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article imageSlowdown in the rate of honeybee deaths

By Tim Sandle     May 24, 2014 in Environment
A new study shows fewer honeybees died over the winter than during the same season the preceding year. The rate of honeybees deaths has been an issue of ecological concern over the past few years.
Different types of bees, including honeybees, face a wide range of threats, as Digital Journal has previously reported. Some of these are human created, like agricultural chemicals, others are the result of natural pathogens. The implications of declining bee populations around the globe has significant implications for the pollination plants and agriculture. For example, without bees to spread pollen from the male parts of plants to the female parts, fruit may not form. According to a paper issued by the the Proceedings of the National Academy of Sciences last year, removing a single bee species can lead to a 30 percent drop-off in seed production for at least one plant species.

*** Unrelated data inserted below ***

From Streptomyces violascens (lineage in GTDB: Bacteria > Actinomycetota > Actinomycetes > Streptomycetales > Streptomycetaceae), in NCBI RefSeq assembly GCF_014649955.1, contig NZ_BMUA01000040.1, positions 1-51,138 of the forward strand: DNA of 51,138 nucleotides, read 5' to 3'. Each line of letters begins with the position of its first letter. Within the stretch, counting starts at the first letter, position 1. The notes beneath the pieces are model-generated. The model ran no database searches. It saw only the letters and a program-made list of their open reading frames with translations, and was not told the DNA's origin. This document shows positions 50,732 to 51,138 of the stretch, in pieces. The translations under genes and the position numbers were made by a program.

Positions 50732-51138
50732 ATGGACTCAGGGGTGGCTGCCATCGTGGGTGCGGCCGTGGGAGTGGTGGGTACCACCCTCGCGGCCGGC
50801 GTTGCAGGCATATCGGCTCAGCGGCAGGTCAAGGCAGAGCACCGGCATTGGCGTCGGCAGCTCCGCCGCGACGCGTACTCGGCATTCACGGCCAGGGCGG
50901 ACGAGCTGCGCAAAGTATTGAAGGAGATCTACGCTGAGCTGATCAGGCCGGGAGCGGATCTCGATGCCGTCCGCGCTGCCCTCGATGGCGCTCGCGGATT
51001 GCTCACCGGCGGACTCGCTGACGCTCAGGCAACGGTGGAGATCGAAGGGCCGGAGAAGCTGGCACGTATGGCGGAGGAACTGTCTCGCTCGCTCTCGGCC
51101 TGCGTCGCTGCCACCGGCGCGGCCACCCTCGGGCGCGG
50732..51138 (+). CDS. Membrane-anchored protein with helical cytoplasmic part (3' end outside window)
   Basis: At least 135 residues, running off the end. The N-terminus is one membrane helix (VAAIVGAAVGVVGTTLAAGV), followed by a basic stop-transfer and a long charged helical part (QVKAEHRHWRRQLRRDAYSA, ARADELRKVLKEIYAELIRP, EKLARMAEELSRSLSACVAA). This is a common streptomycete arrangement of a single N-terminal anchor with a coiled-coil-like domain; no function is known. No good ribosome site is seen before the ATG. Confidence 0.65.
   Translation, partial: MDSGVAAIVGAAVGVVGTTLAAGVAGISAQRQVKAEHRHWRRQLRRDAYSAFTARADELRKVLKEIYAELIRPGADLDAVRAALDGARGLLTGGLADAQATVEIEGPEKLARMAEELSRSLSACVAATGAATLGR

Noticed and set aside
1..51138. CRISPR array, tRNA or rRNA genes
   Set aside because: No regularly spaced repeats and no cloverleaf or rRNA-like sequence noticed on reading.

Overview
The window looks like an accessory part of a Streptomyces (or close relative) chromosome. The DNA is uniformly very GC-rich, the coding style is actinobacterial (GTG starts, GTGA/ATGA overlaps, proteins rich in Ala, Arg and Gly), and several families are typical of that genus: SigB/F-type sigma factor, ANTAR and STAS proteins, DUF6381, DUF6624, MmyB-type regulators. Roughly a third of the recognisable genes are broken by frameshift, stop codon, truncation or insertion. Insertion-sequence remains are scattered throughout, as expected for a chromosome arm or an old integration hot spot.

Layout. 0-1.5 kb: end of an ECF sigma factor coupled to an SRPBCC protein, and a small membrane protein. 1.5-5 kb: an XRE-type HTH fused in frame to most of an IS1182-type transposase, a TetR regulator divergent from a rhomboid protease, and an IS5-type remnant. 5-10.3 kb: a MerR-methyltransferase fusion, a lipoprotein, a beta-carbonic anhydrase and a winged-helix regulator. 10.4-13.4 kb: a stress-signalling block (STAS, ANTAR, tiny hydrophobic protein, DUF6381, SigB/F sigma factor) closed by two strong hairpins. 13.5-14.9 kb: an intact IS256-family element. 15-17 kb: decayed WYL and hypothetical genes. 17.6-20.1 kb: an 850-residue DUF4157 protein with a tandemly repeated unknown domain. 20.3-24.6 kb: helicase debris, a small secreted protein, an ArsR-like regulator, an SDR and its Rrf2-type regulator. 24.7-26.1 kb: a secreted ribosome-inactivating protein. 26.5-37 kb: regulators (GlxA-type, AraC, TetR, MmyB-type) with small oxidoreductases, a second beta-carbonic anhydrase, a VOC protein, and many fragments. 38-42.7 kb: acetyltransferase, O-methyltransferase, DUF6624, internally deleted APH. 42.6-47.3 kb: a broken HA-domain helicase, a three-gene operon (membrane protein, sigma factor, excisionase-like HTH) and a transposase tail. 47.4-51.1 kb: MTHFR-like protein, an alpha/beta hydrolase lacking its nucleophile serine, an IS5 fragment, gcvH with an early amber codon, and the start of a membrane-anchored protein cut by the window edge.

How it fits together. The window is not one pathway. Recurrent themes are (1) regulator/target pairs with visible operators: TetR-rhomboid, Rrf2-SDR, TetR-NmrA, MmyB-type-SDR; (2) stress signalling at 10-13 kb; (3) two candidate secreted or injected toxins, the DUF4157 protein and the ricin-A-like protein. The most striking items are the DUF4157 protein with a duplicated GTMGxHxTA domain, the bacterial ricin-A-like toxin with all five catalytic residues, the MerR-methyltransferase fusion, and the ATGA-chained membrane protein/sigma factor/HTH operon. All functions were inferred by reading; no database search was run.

However, there is no some better news. There were nearly a quarter fewer honeybee deaths during the 2013-2014 winter than occurred during the previous winter, and deaths were “notably lower than the eight-year average total loss,” according to a survey from the Bee Informed Partnership.
Dennis vanEngelsdorp, a director of the partnership and an entomologist at the University of Maryland, told The New York Times: "It’s better than some of the years we’ve suffered." That said, vanEngelsdorp maintains that the rate of deaths remains too high and that it remains that one in four honeybees prematurely dies.
U.S. Department of Agriculture Secretary Tom Vilsack said in a statement: "While we’re glad to see improvement this year, losses are still too high and there is still much more work to be done to stabilize bee populations."
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